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    Longitude sight, South Pacific, 1864
    From: Frank Reed
    Date: 2018 May 7, 22:28 -0700

    Here's a navigator in the South Pacific working up a longitude on November 9, 1864.

    The top part is slightly over-kill: it's the calculation of the "polar distance" --that's just 90+/-Dec. It's not needed to the nearest second of arc, but that was the ritual. Next step: The navigator has taken a sight of the Sun in the late afternoon. The altitude is 16°34'. See that? Then the navigator adds up the (corrected) altitude, the latitude (which is 24°03' S) and the polar distance from the top (which is 73°05'). There's some addition of angles... some logarithms are looked up... but the point of all this is to get to a "sundial time". The sextant has been turned into a sundial... And the result is 5:15:18 in the afternoon. The observed altitude, at a given latitude, implies a local apparent time (a.k.a. sundial time). Next, because the Sun, viewed as a clock, is fast in early November, the Equation of Time gets subtracted off and it's a big correction this time of year (that's 16m04s... see it?). Now we have Local Mean Time and we can compare that with the chronometer. The GMT from the chronometer (after a couple of steps) is 13:17:24. Subtract LMT from GMT and the difference is the longitude as time: 8:18:10. Final step... convert longitude as time to longitude as degrees. And that's easy: every hour is 15° of rotation of the Earth. See the rest??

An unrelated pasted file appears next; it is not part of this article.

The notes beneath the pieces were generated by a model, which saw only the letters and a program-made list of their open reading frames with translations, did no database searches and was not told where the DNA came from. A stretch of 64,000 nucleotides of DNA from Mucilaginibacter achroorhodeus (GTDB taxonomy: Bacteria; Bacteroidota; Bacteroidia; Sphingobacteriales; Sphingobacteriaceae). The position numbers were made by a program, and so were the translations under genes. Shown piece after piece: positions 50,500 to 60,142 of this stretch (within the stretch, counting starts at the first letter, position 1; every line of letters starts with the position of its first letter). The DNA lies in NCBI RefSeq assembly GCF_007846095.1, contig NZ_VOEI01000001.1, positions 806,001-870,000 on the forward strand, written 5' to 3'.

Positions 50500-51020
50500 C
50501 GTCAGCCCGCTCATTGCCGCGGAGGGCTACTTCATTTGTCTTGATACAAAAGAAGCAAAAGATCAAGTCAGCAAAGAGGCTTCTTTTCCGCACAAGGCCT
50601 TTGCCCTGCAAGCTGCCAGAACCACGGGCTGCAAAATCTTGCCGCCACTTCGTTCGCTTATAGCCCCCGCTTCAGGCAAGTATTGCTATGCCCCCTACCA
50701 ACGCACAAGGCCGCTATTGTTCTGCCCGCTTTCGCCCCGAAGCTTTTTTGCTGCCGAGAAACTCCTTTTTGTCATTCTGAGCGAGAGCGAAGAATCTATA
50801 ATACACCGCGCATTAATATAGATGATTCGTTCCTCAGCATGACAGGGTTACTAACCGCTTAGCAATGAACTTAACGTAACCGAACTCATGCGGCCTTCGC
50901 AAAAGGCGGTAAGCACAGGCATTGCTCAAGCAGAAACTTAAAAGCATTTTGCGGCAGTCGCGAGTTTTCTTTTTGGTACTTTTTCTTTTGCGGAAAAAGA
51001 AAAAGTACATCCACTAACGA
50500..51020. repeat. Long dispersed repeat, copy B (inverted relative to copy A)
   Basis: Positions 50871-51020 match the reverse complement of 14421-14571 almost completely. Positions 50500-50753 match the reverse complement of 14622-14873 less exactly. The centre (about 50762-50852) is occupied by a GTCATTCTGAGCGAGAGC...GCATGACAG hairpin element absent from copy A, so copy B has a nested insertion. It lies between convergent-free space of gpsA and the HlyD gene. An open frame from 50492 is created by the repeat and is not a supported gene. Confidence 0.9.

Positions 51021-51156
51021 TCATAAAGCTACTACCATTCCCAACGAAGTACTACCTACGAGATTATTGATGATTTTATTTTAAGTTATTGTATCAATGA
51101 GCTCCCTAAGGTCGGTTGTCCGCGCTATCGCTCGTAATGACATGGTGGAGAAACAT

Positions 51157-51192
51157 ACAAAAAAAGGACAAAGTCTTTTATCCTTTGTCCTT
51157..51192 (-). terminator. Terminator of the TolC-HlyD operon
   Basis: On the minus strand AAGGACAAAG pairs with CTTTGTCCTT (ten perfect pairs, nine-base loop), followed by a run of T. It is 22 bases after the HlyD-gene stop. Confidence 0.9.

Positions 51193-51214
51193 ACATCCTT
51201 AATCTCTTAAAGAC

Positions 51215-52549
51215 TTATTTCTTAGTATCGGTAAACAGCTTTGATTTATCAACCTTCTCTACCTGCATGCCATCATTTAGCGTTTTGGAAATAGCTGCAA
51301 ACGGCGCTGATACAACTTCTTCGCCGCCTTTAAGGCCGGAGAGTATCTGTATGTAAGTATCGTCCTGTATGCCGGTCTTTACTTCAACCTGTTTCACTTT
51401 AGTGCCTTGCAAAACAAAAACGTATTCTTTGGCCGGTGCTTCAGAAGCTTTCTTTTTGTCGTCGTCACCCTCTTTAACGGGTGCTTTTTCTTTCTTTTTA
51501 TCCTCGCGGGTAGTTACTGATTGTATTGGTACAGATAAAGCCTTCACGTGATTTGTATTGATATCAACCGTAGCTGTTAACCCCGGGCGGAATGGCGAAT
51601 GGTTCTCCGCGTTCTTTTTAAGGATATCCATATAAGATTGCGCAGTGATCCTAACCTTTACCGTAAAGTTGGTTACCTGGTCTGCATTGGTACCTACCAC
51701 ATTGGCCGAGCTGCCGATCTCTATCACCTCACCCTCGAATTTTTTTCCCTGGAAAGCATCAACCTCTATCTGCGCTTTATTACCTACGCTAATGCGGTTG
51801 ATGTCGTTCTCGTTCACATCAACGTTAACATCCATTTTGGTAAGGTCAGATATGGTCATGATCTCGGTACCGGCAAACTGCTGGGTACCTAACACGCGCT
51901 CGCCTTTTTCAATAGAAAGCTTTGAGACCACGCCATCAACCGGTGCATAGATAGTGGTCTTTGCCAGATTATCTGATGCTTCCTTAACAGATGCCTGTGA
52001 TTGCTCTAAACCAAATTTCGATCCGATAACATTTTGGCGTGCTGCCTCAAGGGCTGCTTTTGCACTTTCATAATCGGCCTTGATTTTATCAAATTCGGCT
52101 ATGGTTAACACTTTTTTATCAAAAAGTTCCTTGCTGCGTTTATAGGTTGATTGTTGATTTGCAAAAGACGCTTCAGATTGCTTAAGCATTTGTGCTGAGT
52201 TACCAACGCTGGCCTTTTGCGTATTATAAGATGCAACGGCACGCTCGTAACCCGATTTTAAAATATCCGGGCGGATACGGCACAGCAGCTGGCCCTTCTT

I haven't spelled out every step here so that there's some "fun" to be had figuring it out. But what we're seeing here is the overwhelmingly popular methodology for working up a longitude in the period from about 1800 to 1945. This was the navigator's daily task for longitude....

    This is an actual sight for longitude pulled from a logbook from 1864. The original is barely visible on the page, written in a two-inch space with a light-lead pencil, over 150 years ago.

    Frank Reed
    Clockwork Mapping / ReedNavigation.com
    Conanicut Island USA

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